I think one of the main things we need to do is leave Auckland, we are both a bit nervous about it as will need to find work elsewhere and my husband's family is here and they are a huge help to us with the kids. We have a house here (with a big mortgage) but could possible sell it and nearly be close to buying a place somewhere else outright, just a bit scared of cutting our ties to the city as once we leave it would be very difficult to come back
Title: Re: Mustachianism in New Zealand??
Post by: gooki on July 24, 2013, 01:45:31 AM
Food tips: Buy in season fruit/vegetables, or frozen. For meat go for quality, not quantity. Don't buy junk, if you want a treat, bake it yourself. Keep yer alcohol consumption in check (this can easily escalate to $50 a week/$2500 a year). As with the booze, keep the eating out in check.

Entertainment tips: Avoid SkyTV like the plague. Check out for Internets if you are a low or moderate user. As for cell phones, use them less. I spend about $40 a year on prepaid cards, my wife about $80.

Transport: Fuel efficient cars are cheap and plentiful, if you can drop down to one car, do it. You'll save $1,000 a year in WOF/registration an insurance. Then there's the reduced maintenance and fuel, so easily another $2,000 saved. Bikes are awesome, but I can understand that riding to work in Auckland isn't realistic for many.

Utilities/insurance: Shop around, and insure to the right level, and no more. A few calls could easily see another $1000 in you pocket.

Personal spending money: What worked for my wife and I was to pay our self a weekly allowance (started at $65 each a week, went up to $75 when we both had good jobs, and is now $40 a week), this covers our clothing, eating out, entertainment, hobbies. Basically everything that is for our own benefit and not that of our families. The remaining funds went to living essentials, debt repayment, investment. Oh and make damn sure you are paying off that credit card every month.

Retirement: Contribute 4% to Kiwisaver to get the 3% match. Make sure you are with a low fees provider (0.75% or less). Any spare cash, pay down that mortgage, and/or invest (shares, bonds, property).
Title: Re: Mustachianism in New Zealand??
Post by: gooki on July 24, 2013, 02:10:09 AM
I think one of the main things we need to do is leave Auckland, we are both a bit nervous about it as will need to find work elsewhere and my husband's family is here and they are a huge help to us with the kids. We have a house here (with a big mortgage) but could possible sell it and nearly be close to buying a place somewhere else outright, just a bit scared of cutting our ties to the city as once we leave it would be very difficult to come back

I don't know how much equity you could get out of your house if you sold. If you can pull out $250,000 there are some great places to move where you'd own outright. Combine that with government support for families (read working for families tax credit) a reduced income will not mean a lower quality of life. Even with one person working 37.5 hours a week on an average wage (say $50,000) or you both work part time for a total of $50,000 your take home pay will be approx $48,000. That should leave you with $20,000 a year to add to you stash. And plenty of time to spend with you kids/visit family.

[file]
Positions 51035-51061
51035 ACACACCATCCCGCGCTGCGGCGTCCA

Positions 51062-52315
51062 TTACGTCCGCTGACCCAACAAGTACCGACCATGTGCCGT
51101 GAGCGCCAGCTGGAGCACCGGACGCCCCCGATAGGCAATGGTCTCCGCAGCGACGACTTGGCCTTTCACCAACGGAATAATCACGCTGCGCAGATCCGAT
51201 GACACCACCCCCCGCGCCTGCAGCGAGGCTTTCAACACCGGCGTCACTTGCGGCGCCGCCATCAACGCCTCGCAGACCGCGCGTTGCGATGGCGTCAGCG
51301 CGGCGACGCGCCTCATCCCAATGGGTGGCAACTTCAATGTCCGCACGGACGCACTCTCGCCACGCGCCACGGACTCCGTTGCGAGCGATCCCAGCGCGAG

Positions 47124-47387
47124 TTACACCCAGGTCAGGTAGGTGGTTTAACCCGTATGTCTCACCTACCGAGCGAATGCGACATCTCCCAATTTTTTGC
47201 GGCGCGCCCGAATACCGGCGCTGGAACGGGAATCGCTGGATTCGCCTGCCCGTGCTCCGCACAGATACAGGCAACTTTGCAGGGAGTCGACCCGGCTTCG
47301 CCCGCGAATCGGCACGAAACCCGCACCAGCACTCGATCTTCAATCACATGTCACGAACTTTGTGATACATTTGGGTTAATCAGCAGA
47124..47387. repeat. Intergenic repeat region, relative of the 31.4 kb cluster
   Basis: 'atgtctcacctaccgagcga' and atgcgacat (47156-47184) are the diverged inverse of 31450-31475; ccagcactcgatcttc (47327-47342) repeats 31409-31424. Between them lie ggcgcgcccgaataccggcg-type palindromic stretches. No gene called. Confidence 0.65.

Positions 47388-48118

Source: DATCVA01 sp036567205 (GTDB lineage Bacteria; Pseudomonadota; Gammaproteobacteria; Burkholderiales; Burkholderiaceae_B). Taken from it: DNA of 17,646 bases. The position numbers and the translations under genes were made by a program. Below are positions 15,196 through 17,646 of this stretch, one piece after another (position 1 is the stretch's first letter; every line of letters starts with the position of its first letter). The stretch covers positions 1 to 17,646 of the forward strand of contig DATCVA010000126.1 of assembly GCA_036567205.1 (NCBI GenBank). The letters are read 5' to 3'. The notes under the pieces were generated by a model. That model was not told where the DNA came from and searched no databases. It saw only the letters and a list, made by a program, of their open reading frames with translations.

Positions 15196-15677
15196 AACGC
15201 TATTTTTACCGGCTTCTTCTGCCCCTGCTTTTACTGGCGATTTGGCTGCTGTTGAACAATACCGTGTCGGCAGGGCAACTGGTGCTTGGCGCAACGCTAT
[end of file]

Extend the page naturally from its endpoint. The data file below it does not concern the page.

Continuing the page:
Title: Re: Mustachianism in New Zealand??
Post by: nz on July 24, 2013, 03:00:44 AM
Get out f#%* out of Auckland !!!!
Gooki is right, take your equity out into the provinces and the quality of your life will soar. Ask yourself what the advantages of living in Auckland honest.......and ask yourself what the associated costs of Auckland are, especially housing and transport.
I 'retired' a few months ago, this would not have been possible had I lived in a major NZ city.
Title: Re: Mustachianism in New Zealand??
Post by: retiringsoon on July 26, 2013, 07:09:22 PM
Born and bred in NZ, I got out from its oppressive tax policy and moved to the US 5 years ago, and my wealth exploded. I knew this was the land of opportunity but its blown my mind how good it is and the primary difference is taxes.

I just did a calculation of $100k income, 2kids, standard deduction (terms used in US)

In California, high tax state - total taxes (fed and state) are about $15k. Less if you have a large mortgage, medical deductions, 401k deductions etc.
In NZ, NZD$125k (so about 100USD), taxes are about $32k. NZ has no deductions.

Sales tax here is about 8% on most consumer items but there are many exceptions, in NZ its 15% on everything including services. Property tax ("rates" in NZ) is higher here, but it doesnt make up the difference. Yup, no free health care, but the NZ health system is not great and i still have private coverage in NZ.

Add this on top of much higher salaries and cheaper living in the US, I cant imagine ever returning to NZ. I was back a few months ago and saw how my old friends lives have not progressed, its sad.